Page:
Corneal refractive surgery uses multiple techniques to change the curvature of the cornea and thus correct myopia, hyperopia, or astigmatism. Photorefractive keratectomy (PRK) was first approved by the US Food and Drug Administration (FDA) in 1995 with use of an excimer laser, a form of UV laser that reshapes the cornea through photoablation. Early limitations of PRK included postoperative pain and delayed recovery of vision.
These limitations led to the development and approval of laser-assisted in situ keratomileusis (LASIK) in 1999. In the LASIK procedure, the corneal curvature is altered underneath a partial thickness flap made either with a microkeratome blade or an ultrafast infrared laser. Both LASIK and PRK have had very high success rates (99.5% and 99%, respectively) as measured by visual acuity without spectacle or contact lens correction at 6 months and by patient satisfaction.1 However, the study of quality-of-life measures has been somewhat limited, and despite the high rates of success, some patients have complained of long-term visual problems occurring by 1 year after refractive surgery.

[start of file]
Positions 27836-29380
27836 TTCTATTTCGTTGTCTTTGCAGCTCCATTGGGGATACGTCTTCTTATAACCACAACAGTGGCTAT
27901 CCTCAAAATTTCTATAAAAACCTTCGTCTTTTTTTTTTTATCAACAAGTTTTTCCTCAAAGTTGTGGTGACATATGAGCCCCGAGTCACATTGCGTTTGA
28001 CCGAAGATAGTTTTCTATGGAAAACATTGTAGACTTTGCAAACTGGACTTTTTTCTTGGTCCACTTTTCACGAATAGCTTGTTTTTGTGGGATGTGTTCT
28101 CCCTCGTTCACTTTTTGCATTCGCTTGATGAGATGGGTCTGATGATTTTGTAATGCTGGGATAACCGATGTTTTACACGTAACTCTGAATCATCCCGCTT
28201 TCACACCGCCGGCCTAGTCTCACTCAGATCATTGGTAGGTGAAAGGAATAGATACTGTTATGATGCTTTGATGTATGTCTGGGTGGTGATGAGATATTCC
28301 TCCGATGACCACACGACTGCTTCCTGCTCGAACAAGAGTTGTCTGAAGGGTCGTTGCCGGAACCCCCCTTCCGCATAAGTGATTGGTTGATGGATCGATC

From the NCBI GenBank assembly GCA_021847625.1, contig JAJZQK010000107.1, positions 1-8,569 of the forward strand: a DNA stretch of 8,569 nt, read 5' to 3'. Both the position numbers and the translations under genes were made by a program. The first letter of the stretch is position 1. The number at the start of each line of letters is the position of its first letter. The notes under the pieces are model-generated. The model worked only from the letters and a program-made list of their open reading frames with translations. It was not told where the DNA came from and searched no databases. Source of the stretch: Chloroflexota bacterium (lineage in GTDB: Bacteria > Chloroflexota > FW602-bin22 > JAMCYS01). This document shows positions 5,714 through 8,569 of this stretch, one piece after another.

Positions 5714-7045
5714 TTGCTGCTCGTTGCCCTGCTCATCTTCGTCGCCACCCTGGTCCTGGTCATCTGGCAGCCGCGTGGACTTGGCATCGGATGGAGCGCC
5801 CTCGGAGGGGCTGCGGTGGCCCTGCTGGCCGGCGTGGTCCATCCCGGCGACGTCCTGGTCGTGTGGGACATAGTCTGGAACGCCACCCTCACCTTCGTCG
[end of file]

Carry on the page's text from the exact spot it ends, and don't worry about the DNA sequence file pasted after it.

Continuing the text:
Sugar A, Hood CT, Mian SI. Patient-Reported Outcomes Following LASIK: Quality of Life in the PROWL Studies. JAMA. 2017;317(2):204–205. doi:10.1001/jama.2016.19323
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